Chantelle Brown-Young, also known as Winnie Harlow, is a big star in the fashion world right now. Diagnosed with vitiligo, the same skin disorder Michael Jackson had, the 20-year-old Canadian model overcame years of bullying and rejection to achieve her dreams of becoming an international model.
When Harlow appeared on “America’s Next Top Model” last August, some audience members were shocked to see a black model with mysterious white patches on her stomach, hands, knees, and face. Her striking appearance caught the attention of the modeling industry; although she didn’t win the show, she was chosen as the face of Barcelona label Disugal and featured at New York Fashion Week. Becoming an international star less than a year from her debut allowed Harlow to become a popular, public, and proud spokeswoman for vitiligo, the disease that causes the patches across her body and affects up to two million Americans.
Fayetteville-Manlius High School sophomore Henry Matthew told JSR about his previous perception of vitiligo, which was informed by his knowledge of Michael Jackson.
Matthew told JSR, “I used to think that [Jackson] got multiple plastic surgeries to make himself completely white. Yes, I was aware that he had a skin disease, but I thought it was just an excuse …to justify his transformation. I had no idea vitiligo was seriously damaging [his] pigmentation!”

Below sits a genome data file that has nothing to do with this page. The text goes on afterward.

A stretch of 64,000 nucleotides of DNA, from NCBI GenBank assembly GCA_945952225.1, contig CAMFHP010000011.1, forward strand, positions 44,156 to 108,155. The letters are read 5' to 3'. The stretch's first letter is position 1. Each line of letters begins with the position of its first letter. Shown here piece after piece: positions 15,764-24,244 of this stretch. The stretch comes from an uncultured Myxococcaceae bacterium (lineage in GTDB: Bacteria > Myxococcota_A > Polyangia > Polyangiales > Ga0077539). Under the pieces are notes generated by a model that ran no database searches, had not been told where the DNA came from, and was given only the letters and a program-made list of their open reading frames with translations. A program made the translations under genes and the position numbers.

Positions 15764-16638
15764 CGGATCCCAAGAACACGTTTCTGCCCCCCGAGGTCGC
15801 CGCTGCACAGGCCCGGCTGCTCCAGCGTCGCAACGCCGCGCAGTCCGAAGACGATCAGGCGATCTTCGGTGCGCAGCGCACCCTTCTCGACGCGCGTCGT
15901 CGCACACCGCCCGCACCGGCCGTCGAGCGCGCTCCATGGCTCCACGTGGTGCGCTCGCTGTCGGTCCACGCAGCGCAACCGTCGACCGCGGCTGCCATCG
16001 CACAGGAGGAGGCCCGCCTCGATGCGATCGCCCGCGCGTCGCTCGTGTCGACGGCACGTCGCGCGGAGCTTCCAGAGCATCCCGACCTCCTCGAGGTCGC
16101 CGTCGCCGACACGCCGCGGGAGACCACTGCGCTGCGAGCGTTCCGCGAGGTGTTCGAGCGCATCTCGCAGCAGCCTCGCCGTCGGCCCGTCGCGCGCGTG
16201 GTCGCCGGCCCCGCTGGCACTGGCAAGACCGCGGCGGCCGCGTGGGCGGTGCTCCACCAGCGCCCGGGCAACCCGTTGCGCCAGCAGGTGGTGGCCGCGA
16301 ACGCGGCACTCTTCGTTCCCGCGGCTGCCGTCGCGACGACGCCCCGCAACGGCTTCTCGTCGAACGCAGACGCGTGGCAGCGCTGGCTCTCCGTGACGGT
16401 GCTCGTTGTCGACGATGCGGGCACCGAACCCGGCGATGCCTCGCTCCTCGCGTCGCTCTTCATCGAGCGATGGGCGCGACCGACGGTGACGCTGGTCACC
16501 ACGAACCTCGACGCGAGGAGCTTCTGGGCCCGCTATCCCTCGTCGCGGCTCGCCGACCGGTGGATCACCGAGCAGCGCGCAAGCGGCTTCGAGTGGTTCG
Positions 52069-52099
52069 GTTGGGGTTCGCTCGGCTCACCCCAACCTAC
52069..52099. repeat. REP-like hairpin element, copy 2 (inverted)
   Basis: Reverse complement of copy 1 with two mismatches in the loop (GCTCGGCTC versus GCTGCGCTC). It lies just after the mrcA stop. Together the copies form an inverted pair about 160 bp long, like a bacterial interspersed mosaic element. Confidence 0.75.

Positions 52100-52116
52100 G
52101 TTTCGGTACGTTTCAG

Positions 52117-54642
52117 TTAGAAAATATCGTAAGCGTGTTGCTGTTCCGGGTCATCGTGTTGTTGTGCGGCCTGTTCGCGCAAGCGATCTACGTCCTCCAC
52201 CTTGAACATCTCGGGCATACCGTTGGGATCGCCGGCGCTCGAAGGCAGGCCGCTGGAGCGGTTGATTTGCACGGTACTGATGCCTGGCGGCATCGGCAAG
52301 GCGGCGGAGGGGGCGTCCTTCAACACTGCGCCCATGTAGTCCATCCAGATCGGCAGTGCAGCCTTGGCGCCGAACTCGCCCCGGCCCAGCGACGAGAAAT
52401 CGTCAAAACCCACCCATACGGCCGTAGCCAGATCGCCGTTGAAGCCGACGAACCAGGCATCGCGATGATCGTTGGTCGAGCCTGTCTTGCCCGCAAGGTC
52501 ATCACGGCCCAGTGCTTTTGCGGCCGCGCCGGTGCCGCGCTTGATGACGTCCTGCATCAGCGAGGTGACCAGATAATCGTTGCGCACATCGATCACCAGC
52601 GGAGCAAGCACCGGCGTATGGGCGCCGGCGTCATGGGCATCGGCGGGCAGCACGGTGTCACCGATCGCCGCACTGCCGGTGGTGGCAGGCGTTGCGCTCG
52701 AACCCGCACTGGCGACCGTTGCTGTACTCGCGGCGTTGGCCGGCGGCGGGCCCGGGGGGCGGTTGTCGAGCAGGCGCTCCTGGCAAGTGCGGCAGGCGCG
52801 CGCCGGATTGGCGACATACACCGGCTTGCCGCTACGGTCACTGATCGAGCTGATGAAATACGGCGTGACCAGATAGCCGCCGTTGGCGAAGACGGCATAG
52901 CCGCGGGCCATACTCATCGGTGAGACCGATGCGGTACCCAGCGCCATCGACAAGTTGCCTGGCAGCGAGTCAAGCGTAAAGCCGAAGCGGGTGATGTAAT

Jackson, diagnosed in 1986, was furiously attacked in the media for attempting to bleach his skin and become light-skinned. For more than two decades, the singer continuously used products to even out his skin tone. Many doubted his condition, and it wasn’t until his autopsy proved he had vitiligo that the accusations ceased.
Harlow, however, is taking the opposite approach by embracing vitiligo as a part of her identity and appearance. The stark contrast between Jackson and Harlow’s approaches raises questions about our society. Was it Jackson’s fault that he couldn’t embrace his condition and failed to inform the public about vitiligo, or, has our society progressed during the past 30 years to be more accepting of people with vitiligo?
Liverpool High School junior Spencer Seers told JSR that Harlow has helped his understanding of the disease.
“Around five weeks ago,” Seers said, “I had no idea …about vitiligo in general, really. I accidently stumbled across Harlow’s Instagram account and followed her because she had more than 700,000 followers. To be honest, I thought her condition was face paint in the beginning!”
Seer continued, “I began to learn about her condition because she posts at least ten posts weekly explaining her condition and how there are so many more vitiligo patients out there. Last week, when she posted her tribute photo of Michael Jackson and mentioned her connection with Jackson because of vitiligo, it clicked. Six years after his death, I realized his change was due to vitiligo.”
Though Harlow’s fame exploded in less than a year, it was earned through sweat and tears. Brought up by a single mom in harsh economic conditions, she was regularly bullied through school due to her skin condition. When she decided to dive into the modeling industry, Harlow was rejected by every modeling agency in Toronto.
Yet, after successfully turning her rare skin condition into a unique characteristic that brought fame and fortune, she is now using the immense attention upon her to reduce discrimination, prejudice, and harassment towards vitiligo patients.